Then when I came to the United States I became very interested in the guitar. At that time I was more into the electric guitar, blues, rock, and jazz until I heard flamenco guitar. If you like guitar, flamenco guitarists are into a very, very high level of technique. I love technique and I love people that play with feeling and that is really what flamenco is—a lot of technique and feeling, a lot of soul. And I heard flamenco guitar and thought, “What is that?” From there on, I wanted to investigate more about flamenco. All through the years I had bought a lot of flamenco recordings, but I do not know why. It might have been in me somehow. I really became interested in what flamenco was. Then when I became really infatuated with it, one day I just packed up—I was single at that time with no kids—and went to Spain. I took a backpack and said, “I’m going to Spain to find flamenco.” I went to all of the places where I had heard there was flamenco and walked around the streets asking people where to find it. I listened to a lot of the real stuff and picked up a lot of recordings. Then I came back and saw an ad in the newspaper from the Flamenco Society that they were having a show and they also wanted people to join the Board. I did not even know who they were. I just called them and said that I wanted to be part of the Board. They said, “Come and see our show and we will talk to you.” I went and watched their shows from there on and I was in love with it. I became a volunteer and then I became part of the Board of Directors. Then I started working closely with Anita Sheer. By the time that she passed away, it was a natural thing for me to take part in the artistic side of things. At that time, I was studying with Anita. I started taking flamenco guitar classes and going to Spain about once a year. I also came back and took part in various flamenco groups for a while. I did a couple of solo flamenco performances. After I became Artistic Director, I became more involved with the administration and left the playing part of it. I work hiring the artists instead of being one of the artists.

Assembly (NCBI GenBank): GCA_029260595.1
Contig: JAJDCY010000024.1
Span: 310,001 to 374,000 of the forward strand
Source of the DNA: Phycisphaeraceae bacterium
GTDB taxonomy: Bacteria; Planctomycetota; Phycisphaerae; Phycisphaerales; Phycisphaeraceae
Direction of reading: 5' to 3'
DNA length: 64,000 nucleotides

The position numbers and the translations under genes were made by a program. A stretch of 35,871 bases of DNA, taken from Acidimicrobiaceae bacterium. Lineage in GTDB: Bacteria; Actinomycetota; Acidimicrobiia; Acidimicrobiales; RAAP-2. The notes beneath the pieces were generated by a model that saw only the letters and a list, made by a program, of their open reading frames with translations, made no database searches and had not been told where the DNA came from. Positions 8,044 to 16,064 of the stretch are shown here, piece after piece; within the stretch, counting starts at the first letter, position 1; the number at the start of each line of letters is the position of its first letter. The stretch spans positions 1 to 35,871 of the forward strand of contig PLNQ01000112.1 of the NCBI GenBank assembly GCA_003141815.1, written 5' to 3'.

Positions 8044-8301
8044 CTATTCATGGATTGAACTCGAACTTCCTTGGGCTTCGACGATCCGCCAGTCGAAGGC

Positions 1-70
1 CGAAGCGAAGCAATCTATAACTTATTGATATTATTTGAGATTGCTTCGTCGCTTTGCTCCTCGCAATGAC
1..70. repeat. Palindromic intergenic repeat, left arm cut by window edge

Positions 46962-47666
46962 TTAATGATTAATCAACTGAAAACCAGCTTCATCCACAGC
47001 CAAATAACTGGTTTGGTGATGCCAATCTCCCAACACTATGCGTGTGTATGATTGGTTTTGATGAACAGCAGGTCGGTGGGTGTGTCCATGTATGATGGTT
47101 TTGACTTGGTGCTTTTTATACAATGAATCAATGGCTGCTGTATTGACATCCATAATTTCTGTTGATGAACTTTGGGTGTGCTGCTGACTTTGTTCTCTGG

Who comprises the Society’s students and audiences?

We have a very wide range of students, from eight years old to a very advanced age. There are males and females—mostly females. There is not really one particular age and there are all from different backgrounds. One of our instructors, Koko de la Isla, is Japanese. Flamenco in Japan is another story. That is where it is most popular—more than in Spain. Various flamenco artists from Spain go to Japan.

For the guitar classes, most of the students are males. Mostly they are younger—maybe from 18 to 33. For the singing classes, the students are more elderly. Usually males are the ones who study that. As far as the audience for our performances goes, usually it is an audience between 30 to 80 years old. Most of them are Americans. These are people who have gone to Spain. They may have seen flamenco shows and they like it. They want to come here and hear it. They see an ad in the paper and want to find out more about it. There are also a lot of the family members of the students. We like to target more of a younger audience and have been trying to do more outreach to 14 to 15 year old high school kids. But, that is kind of hard. What attracts them is not so much of the dancing, which more of the other people like. The younger people like more of the music. They want to see more of the groups and guitarists. It is kind of a harder audience to keep interested. That is why we have to be variable in what we do to give people what they want, but at the same time educate people about the different aspects of flamenco, that it is not just dance.